The credibility of the government as well as corporates to promote a CSR  is a little low. According to George Thomas, former Head Corporate Communications, SAIL “The government hasn’t come up with any credible action plan and firms are committing as little as 2 per cent of their profits to CSR.”

There is an uncalled for optimism among Ministry officials that the new policy will enable Corporate India to grow more responsible towards society. The Minister expressed the hope that these guideline will strengthen and enable the Indian corporate sector to evolve into a global leader in responsible business. Corporate Affairs Minister Murli Deora has expressed the view that the new policy will  strengthen and enable the Indian corporate sector to evolve into a global leader in responsible business. Minister for State R P N Singh has said “We are certain that the corporate world will do it voluntarily and we will not have to make it mandatory.”

There is a strong body of opinion in the country, including a majority among civil society organizations, who feel that Corporate India needs to be shackled with mandatory CSR provisions to ensure increased social responsibility among business. While the government has been harping on the theme of inclusive economic development it has done little to ensure that the benefits of economic development reaches the poorest of the poor.

Corporate India has the means to do much more to bring about inclusive development. Economic liberation has increased the tribe of the rich in the country while at the same time increasing the people below the poverty line. India has the third largest number of billionaires 69 who are collectively worth 280 billion dollars. Still, fourty-five of children below five years of age lack elementary healthcare and suffer with malnutrition.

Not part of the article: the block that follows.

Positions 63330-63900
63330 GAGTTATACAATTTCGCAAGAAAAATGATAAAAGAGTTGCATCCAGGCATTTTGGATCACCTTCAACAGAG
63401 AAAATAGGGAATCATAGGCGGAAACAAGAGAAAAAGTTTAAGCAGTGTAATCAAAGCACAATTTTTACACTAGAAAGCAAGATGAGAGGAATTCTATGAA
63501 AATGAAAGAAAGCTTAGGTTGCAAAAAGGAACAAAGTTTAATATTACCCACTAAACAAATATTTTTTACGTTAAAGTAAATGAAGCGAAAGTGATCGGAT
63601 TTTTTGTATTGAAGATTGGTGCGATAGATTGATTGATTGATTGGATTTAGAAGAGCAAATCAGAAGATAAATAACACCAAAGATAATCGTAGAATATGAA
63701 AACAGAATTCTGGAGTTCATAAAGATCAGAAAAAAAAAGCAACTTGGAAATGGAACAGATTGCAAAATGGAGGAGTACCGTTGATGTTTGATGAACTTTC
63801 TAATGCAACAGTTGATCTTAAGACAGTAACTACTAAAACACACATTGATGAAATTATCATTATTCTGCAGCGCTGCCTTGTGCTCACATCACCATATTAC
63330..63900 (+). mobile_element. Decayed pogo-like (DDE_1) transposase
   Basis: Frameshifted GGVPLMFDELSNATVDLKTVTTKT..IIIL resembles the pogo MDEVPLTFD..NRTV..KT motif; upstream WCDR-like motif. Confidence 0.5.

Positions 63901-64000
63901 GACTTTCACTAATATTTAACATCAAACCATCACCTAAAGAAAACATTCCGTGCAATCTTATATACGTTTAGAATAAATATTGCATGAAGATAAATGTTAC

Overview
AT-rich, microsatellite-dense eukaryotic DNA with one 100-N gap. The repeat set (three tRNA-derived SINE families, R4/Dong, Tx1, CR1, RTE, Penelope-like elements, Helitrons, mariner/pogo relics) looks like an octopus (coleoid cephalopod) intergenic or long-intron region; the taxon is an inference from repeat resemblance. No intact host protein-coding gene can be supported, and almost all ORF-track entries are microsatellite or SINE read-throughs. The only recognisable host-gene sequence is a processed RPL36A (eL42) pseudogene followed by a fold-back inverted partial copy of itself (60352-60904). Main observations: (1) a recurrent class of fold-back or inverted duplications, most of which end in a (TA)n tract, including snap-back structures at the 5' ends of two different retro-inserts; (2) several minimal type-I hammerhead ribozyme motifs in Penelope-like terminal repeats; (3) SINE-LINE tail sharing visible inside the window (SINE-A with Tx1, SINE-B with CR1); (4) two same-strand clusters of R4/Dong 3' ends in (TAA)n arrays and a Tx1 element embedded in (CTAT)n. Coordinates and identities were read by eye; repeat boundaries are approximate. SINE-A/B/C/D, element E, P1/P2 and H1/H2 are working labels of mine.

Bradley Googins executive director emeritus of the Boston College Center for Corporate Citizenship and a professor of organizational studies at the Carroll School of Management, Boston College recently spent a month in India taing a close look at CSR as practiced in India. Says Googins CSR is developing quickly and broadly throughout India, reflecting its colonial roots in Great Britain but perhaps forgetting its more “hands-on” and “activist” expression in the Gandhian tradition.

“As you travel across India, you see stark contracts between the squalid slums of Calcutta and the glistening corporate edifices in HITEC (the Hyderabad Information Technology Engineering Consulting city) where multinational giants like Google and Microsoft compete alongside Indian powerhouses like Infosys and Wipro.   Companies that operate in HITEC pride themselves on embracing “international” standards of CSR. But there are paradoxes in being socially responsible in a nation as diverse and as poor as India.

“Gandhi demonstrated to the world the value of a principled life and introduced a leadership model where participation and engagement are essential to leading well.  The CSR world has a great deal to learn from the Gandhian emphasis on affordability and sustainability in the production and distribution of goods and services.   The Gandhian principles that can link CSR to business model innovation and to reaching the poorest of the poor.  That would go a long way to advancing the practice of a more vibrant and meaningful CSR across the globe.

(Suresh Kr Pramar is the Managing Trustee, Global Gandhian Trusteeship & Corporate Responsibility Foundation and the Executive Director, Centre for Training & Research in Responsible Business. He can be reached at